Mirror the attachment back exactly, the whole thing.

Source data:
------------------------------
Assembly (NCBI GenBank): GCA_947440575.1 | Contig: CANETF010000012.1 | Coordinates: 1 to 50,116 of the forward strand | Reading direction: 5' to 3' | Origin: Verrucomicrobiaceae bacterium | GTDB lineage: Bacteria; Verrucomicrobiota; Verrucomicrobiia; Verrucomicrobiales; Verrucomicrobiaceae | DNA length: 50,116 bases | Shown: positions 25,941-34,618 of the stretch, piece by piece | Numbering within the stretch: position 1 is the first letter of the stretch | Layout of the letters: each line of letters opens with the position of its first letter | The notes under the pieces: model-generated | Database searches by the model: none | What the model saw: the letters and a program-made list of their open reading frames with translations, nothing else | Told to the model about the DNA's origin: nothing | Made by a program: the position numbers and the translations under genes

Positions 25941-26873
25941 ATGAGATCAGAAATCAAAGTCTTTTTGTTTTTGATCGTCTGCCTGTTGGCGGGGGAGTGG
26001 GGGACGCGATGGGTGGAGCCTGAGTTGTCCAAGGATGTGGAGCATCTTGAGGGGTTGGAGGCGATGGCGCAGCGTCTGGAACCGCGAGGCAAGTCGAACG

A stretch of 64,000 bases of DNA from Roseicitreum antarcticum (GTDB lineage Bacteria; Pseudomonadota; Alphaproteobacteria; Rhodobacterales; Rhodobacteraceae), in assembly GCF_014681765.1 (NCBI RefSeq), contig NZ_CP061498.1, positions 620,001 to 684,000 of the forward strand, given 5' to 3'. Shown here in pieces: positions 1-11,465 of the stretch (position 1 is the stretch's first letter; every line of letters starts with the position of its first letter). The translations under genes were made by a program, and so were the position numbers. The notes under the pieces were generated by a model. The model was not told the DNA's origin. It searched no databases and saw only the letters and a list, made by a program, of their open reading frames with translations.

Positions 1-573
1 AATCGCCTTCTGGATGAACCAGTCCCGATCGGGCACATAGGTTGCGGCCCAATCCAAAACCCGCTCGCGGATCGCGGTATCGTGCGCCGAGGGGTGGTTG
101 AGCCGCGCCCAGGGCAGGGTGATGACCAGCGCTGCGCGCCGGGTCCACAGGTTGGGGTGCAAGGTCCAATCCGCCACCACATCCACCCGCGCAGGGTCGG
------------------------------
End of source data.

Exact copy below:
Assembly (NCBI GenBank): GCA_947440575.1 | Contig: CANETF010000012.1 | Coordinates: 1 to 50,116 of the forward strand | Reading direction: 5' to 3' | Origin: Verrucomicrobiaceae bacterium | GTDB lineage: Bacteria; Verrucomicrobiota; Verrucomicrobiia; Verrucomicrobiales; Verrucomicrobiaceae | DNA length: 50,116 bases | Shown: positions 25,941-34,618 of the stretch, piece by piece | Numbering within the stretch: position 1 is the first letter of the stretch | Layout of the letters: each line of letters opens with the position of its first letter | The notes under the pieces: model-generated | Database searches by the model: none | What the model saw: the letters and a program-made list of their open reading frames with translations, nothing else | Told to the model about the DNA's origin: nothing | Made by a program: the position numbers and the translations under genes

Positions 25941-26873
25941 ATGAGATCAGAAATCAAAGTCTTTTTGTTTTTGATCGTCTGCCTGTTGGCGGGGGAGTGG
26001 GGGACGCGATGGGTGGAGCCTGAGTTGTCCAAGGATGTGGAGCATCTTGAGGGGTTGGAGGCGATGGCGCAGCGTCTGGAACCGCGAGGCAAGTCGAACG

A stretch of 64,000 bases of DNA from Roseicitreum antarcticum (GTDB lineage Bacteria; Pseudomonadota; Alphaproteobacteria; Rhodobacterales; Rhodobacteraceae), in assembly GCF_014681765.1 (NCBI RefSeq), contig NZ_CP061498.1, positions 620,001 to 684,000 of the forward strand, given 5' to 3'. Shown here in pieces: positions 1-11,465 of the stretch (position 1 is the stretch's first letter; every line of letters starts with the position of its first letter). The translations under genes were made by a program, and so were the position numbers. The notes under the pieces were generated by a model. The model was not told the DNA's origin. It searched no databases and saw only the letters and a list, made by a program, of their open reading frames with translations.

Positions 1-573
1 AATCGCCTTCTGGATGAACCAGTCCCGATCGGGCACATAGGTTGCGGCCCAATCCAAAACCCGCTCGCGGATCGCGGTATCGTGCGCCGAGGGGTGGTTG
101 AGCCGCGCCCAGGGCAGGGTGATGACCAGCGCTGCGCGCCGGGTCCACAGGTTGGGGTGCAAGGTCCAATCCGCCACCACATCCACCCGCGCAGGGTCGG